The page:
Dynamic matrix generation with GitHub Actions

18 Oct 2021 in Infrastructure

Using a build matrix with GitHub Actions allows us to run tests across multiple combinations of operating systems, platforms and languages. You can set up huge matrices (a matrix with three parameters, each of which has three values will run 27 jobs!), but most workflows that you see will have a single matrix entry.

In this example, we’re going to run our tests on the currently supported versions of Node using the following workflow:

yaml
on: push
jobs:
ci:
runs-on: ubuntu-latest
strategy:
matrix:
version: [12, 14, 16]
steps:
- uses: actions/[email protected]
- uses: actions/[email protected]
with:
node-version: ${{ matrix.version }}
- run: npm ci
- run: npm test

The list of supported Node.js versions is accurate today, but what happens in 6 months? How about 12 months? We’d have to come back and update this list each time the list of supported versions changes.

Let’s update this workflow to build the list of supported versions dynamically so that it’s always up to date.

Create a matrix from an output

In the workflow above we set matrix.version manually, but it doesn’t have to be hardcoded. We can populate it using the output values a previous job. Let’s update the workflow to use an output as the matrix.version value and add a new job that returns a list of currently supported node versions:

yaml
on: push
jobs:
build-matrix:
runs-on: ubuntu-latest
steps:
- id: set-matrix
run: echo '::set-output name=version_matrix::["12","14","16"]'
outputs:
version_matrix: ${{ steps.set-matrix.outputs.version_matrix }}
ci:
needs: build-matrix
runs-on: ubuntu-latest
strategy:
matrix:
version: ${{ fromJson(needs.build-matrix.outputs.version_matrix) }}
steps:
- uses: actions/[email protected]
- uses: actions/[email protected]
with:
node-version: ${{ matrix.version }}
- run: npm ci
- run: npm test

The list of versions is still hardcoded in the set-matrix job, but we’re one step closer to dynamically populating the list of active versions.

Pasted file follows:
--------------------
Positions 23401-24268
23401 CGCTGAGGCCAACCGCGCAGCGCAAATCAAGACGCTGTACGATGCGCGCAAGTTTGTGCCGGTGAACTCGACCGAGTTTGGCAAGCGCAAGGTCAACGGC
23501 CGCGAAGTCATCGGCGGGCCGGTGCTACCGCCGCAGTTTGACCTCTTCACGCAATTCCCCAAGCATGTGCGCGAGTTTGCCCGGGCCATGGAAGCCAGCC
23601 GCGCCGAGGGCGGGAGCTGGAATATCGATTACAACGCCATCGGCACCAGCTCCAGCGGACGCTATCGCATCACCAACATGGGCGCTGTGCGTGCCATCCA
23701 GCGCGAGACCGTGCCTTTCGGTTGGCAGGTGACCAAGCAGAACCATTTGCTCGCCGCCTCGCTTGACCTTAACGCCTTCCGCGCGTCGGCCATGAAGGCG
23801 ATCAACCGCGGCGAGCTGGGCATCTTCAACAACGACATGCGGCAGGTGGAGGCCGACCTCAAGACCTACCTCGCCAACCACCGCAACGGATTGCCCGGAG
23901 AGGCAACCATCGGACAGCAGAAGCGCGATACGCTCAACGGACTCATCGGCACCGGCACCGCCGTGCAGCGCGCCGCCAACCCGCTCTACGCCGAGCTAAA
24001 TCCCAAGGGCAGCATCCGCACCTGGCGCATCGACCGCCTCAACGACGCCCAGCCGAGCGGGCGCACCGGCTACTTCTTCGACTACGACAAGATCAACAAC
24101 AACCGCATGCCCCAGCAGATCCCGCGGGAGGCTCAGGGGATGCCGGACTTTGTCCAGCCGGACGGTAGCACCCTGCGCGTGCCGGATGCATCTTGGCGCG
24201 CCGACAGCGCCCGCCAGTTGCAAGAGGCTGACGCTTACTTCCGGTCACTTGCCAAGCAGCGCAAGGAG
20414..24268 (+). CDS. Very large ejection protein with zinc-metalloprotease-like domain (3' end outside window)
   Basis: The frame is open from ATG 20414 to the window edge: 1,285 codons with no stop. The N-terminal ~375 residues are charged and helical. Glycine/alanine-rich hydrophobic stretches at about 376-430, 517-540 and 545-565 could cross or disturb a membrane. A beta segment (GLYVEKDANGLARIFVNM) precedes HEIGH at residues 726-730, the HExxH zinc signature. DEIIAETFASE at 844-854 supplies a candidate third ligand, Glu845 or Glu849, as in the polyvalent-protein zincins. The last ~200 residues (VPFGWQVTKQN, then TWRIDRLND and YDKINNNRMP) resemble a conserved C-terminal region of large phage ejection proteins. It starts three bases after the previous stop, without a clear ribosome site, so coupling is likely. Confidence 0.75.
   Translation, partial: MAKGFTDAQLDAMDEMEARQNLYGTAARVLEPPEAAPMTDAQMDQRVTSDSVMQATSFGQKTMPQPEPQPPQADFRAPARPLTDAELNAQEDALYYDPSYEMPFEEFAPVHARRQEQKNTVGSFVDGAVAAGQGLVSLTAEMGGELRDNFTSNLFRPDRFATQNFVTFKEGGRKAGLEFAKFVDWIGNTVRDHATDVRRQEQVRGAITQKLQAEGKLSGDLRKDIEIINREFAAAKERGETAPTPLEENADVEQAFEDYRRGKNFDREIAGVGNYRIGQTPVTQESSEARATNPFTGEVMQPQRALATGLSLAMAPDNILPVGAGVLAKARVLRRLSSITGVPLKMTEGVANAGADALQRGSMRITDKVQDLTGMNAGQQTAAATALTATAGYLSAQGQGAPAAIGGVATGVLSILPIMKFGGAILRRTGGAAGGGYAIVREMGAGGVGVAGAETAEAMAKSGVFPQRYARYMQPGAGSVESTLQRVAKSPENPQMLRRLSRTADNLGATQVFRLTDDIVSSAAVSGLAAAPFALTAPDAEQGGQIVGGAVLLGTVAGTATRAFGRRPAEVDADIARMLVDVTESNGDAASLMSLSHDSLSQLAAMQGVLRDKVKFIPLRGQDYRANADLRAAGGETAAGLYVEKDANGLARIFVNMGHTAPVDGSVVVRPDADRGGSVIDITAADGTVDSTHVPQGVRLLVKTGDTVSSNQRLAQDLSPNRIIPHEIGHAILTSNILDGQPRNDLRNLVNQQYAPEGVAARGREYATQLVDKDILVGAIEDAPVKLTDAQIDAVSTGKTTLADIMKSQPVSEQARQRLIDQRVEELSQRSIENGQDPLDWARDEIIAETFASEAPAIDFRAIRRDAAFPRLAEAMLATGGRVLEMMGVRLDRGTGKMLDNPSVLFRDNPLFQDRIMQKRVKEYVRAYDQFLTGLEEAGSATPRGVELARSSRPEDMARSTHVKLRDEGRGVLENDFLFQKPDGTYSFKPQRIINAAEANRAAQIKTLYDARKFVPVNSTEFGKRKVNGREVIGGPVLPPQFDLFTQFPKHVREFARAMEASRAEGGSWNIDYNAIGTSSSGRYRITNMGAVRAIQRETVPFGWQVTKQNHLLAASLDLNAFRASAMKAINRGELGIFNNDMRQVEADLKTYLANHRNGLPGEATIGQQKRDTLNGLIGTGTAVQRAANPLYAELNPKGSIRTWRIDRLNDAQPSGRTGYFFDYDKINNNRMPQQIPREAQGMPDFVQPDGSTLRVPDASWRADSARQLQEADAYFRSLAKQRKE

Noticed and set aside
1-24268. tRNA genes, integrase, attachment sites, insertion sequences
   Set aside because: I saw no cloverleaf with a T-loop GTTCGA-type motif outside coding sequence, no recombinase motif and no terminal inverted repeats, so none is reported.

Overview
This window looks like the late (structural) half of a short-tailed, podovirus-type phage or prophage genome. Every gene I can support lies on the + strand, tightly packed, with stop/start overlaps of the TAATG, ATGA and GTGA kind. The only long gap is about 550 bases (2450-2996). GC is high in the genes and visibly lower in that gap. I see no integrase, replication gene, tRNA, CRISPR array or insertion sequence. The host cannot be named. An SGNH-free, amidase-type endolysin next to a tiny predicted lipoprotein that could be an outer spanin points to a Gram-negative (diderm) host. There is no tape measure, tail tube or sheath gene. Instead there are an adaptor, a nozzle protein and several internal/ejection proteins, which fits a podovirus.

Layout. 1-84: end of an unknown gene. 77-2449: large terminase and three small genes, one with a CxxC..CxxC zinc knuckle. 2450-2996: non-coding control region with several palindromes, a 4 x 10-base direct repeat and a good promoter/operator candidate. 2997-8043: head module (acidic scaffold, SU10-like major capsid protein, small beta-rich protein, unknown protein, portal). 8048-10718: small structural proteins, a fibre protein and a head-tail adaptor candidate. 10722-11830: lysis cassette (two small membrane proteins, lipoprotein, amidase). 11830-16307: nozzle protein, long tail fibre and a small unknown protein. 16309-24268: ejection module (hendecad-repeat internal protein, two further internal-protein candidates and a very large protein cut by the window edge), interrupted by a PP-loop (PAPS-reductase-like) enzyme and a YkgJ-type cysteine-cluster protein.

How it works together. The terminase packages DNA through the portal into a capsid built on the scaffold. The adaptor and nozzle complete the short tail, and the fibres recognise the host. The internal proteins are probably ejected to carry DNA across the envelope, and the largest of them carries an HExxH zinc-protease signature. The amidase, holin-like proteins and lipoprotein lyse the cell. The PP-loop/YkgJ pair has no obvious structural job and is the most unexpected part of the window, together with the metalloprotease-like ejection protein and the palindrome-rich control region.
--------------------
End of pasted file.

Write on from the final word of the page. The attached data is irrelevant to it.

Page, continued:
Fetch supported Node.js versions

The next step is to replace the hardcoded string (["12","14","16"]) with a data source that dynamically updates. For this post I’m using endoflife.date to fetch the list of active versions.

The API returns a list of objects that look like the following:

json
{
"cycle": "16",
"release": "2021-04-20",
"lts": false,
"support": "2022-10-18",
"eol": "2024-04-30",
"latest": "16.10.0"
}

Out action doesn’t need all of that data - all we need is the cycle value, and to ensure that the eol date is before today. Fortunately the Actions runners have jq installed, which we can use to manipulate the data.

Here’s the command that we use to return the list of active versions:

bash
curl https://endoflife.date/api/nodejs.json | jq -c '[.[] | select(.eol > (now | strftime("%Y-%m-%d"))) | .cycle]'
# ["16","14","12"]

We need to use a sub-shell to run the command in our workflow, which means wrapping the command in $().

Putting it all together, this is what the workflow looks like:

yaml
on: push
jobs:
build-matrix:
runs-on: ubuntu-latest
steps:
- id: set-matrix
run: echo "::set-output name=version_matrix::$(curl https://endoflife.date/api/nodejs.json | jq -c '[.[] | select(.eol > (now | strftime("%Y-%m-%d"))) | .cycle]')"
outputs:
version_matrix: ${{ steps.set-matrix.outputs.version_matrix }}
ci:
needs: build-matrix
runs-on: ubuntu-latest
strategy:
matrix:
version: ${{ fromJson(needs.build-matrix.outputs.version_matrix) }}
steps:
- uses: actions/[email protected]
- uses: actions/[email protected]
with:
node-version: ${{ matrix.version }}
- run: npm ci
- run: npm test

When this workflow runs, it fetches the list of active Node.js versions in the first job then triggers one instance of the ci job per version returned.

Try adding it to one of your own projects to see it work 🥳

Conclusion

The example shown above is simple, but super-useful! As soon as there’s a new version of node available, our code will start being tested against it. No more surprises where the community find out that your code doesn’t work before you do.

I’ve seen a couple of interesting applications of this, but none more interesting than RectorPHP testing their refactoring tool against the top 50 packages in the PHP ecosystem. The top 50 list is populated dynamically to ensure that as new packages are released and picked up, they get early feedback on if their tool is compatible.